Fertility rates are in a downward spiral, say experts.
Just a few years, maybe even a couple of decades ago, countries like Japan and Spain would be standouts in talk about fertility rates. Only a few nations around the world were cited as places where the rates did not even rise to replacement level.
Little by little, nations began to realize that falling fertility rates were not good news, in spite of decades of warnings that the world’s rising population — reaching 6 billion in 1999 and standing at about 7.8 billion today — threatened the environment and even the future of humanity itself.
Even the People’s Republic of China began to revisit its infamous one-child-per-family policy, realizing that there would be fewer and fewer working people to support an aging population.
Now, experts are beginning to warn of dire consequences if the fertility rate continues to decline — not only in those stand-out countries but around the world.
“Whereas declining birth rates were once seen as a sign of a nation’s ‘progress,’ developed countries now view them through a lens of existential crisis, likely to halt economic transformation and pave the way for increased human suffering and civilizational sclerosis,” writes Joseph Sunde, an associate editor and writer for the Acton Institute.
A grim report in the New York Times over the weekend began: “All over the world, countries are confronting population stagnation and a fertility bust, a dizzying reversal unmatched in recorded history that will make first-birthday parties a rarer sight than funerals, and empty homes a common eyesore. Maternity wards are already shutting down in Italy. Ghost cities are appearing in northeastern China. Universities in South Korea can’t find enough students, and in Germany, hundreds of thousands of properties have been razed, with the land turned into parks.”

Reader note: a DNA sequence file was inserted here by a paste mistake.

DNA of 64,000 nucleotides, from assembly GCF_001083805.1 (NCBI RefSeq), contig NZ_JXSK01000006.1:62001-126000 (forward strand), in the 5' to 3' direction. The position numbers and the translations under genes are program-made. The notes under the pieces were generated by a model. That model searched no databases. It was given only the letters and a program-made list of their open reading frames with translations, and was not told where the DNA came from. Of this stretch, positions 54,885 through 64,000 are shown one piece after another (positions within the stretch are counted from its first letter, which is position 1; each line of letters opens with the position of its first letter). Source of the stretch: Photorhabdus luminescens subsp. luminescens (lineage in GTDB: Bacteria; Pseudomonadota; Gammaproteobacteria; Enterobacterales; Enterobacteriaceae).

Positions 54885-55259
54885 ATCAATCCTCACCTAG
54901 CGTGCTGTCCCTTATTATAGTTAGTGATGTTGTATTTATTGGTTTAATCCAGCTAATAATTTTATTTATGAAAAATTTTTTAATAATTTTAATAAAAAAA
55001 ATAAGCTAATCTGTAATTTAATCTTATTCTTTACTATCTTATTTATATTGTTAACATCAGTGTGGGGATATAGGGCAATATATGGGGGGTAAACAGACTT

Though some countries continue to enjoy population growth, especially in Africa, the Times said, fertility rates are falling nearly everywhere else. “Demographers now predict that by the latter half of the century or possibly earlier, the global population will enter a sustained decline for the first time.”
Two census announcements this month brought the issue into focus. Both China, the world’s most populous nation, and the United States, had their slowest rates of population growth in decades.
Nearly everywhere except in parts of Africa, where families are still having four or five children, “the era of high fertility is ending,” the Times said. “As women have gained more access to education and contraception, and as the anxieties associated with having children continue to intensify, more parents are delaying pregnancy and fewer babies are being born.”
The change may take decades, but once it starts, decline (just like growth) spirals exponentially. With fewer births, fewer girls grow up to have children, and if they have smaller families than their parents did — which is happening in dozens of countries — the drop starts to look like a rock thrown off a cliff.
Some of the examples the newspaper provided of where the demographic crisis is making itself felt include:
- A school in Capracotta, a small town in southern Italy, has turned into a nursing home.
- Hegang, in northeast China, has become a “ghost city” where homes cost so little that people compare them to cabbage.
- In Japan, adult diapers now outsell baby diapers.
- In Sweden, some cities have shifted resources from schools to elder care.
Pope Francis, addressing a conference May 15 on Italy’s looming demographic crisis, called for attention to the issue, and urged a righting of the various factors that would make it more possible to have children.
“We need a policy, an economy, information and culture that courageously promote birth,” he declared.